Alex received his B.S. in Information Technology and Web Science from Rensselaer Polytechnic Institute. He is currently a 6th-year student in the MD/PhD Program at the University of Connecticut (UConn) where he is pursuing his Ph.D. in the Department of Immunology in the laboratory of Drs. Roger S. Thrall and Craig M. Schramm. At UConn, Alex has held multiple student leadership roles, including service as Treasurer of Medical and Dental Student Government and as a member of the organizing committee for the annual UConn Physician-Scientist Career Development Colloquium. Nationally, Alex has been a member of the leadership team of the American Physician Scientists Association, the national association of physician-scientist trainees, since 2011 including as Vice-Chair of the Public Relations Committee and Chair of the Technology Committee. He is currently President-Elect of APSA.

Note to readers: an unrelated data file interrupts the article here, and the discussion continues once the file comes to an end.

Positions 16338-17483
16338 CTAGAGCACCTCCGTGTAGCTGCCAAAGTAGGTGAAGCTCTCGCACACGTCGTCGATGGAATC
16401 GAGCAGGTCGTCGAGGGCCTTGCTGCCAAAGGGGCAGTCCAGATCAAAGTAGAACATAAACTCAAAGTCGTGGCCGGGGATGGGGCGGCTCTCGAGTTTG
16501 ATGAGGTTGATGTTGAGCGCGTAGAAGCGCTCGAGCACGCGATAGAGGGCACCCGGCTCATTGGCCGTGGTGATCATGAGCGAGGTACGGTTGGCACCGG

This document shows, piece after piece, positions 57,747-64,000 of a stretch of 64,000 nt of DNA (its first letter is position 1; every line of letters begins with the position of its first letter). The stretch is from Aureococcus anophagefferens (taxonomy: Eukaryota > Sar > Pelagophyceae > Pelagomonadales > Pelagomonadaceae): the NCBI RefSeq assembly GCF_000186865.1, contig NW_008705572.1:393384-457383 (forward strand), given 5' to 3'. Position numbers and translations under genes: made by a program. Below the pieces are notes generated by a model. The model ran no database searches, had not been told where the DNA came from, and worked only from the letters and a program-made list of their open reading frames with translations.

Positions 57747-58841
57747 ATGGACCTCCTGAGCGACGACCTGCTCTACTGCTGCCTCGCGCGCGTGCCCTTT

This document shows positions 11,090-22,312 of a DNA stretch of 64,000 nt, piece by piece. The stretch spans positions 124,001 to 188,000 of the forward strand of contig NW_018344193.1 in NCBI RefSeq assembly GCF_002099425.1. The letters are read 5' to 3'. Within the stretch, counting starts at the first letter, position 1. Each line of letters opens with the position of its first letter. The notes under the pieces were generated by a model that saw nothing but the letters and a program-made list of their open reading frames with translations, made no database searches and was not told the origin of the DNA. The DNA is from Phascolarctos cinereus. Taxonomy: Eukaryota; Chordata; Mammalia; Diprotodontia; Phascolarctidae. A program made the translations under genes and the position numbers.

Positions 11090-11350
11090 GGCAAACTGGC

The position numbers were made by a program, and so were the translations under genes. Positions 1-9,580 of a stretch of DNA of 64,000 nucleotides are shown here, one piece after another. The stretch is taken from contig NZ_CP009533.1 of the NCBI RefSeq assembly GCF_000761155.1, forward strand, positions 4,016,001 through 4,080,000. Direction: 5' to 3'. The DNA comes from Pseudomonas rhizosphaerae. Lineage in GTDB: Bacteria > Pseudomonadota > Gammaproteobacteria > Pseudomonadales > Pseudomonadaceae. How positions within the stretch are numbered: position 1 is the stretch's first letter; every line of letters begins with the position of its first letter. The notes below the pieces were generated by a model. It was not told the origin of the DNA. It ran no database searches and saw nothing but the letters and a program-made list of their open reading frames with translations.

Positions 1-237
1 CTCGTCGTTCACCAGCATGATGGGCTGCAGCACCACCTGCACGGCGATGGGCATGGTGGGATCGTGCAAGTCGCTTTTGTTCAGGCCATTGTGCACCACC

Alex’s Ph.D. thesis explores the influence of the microbiome on the development and pathophysiology of asthma and is supported by a National Research Service Award (NRSA) F30 Fellowship from the National Heart, Lung, and Blood Institute. Abundant evidence indicates that there is a relationship between early-life disturbance of the microbiome, such as through antibiotic exposure, and increased tendency to develop asthma and other allergic diseases later in life. Alex’s research specifically focuses on how disruption of the host gut and lung microbiomes in an animal model of asthma impacts regulatory elements of the immune system such as regulatory T cells and regulatory B cells.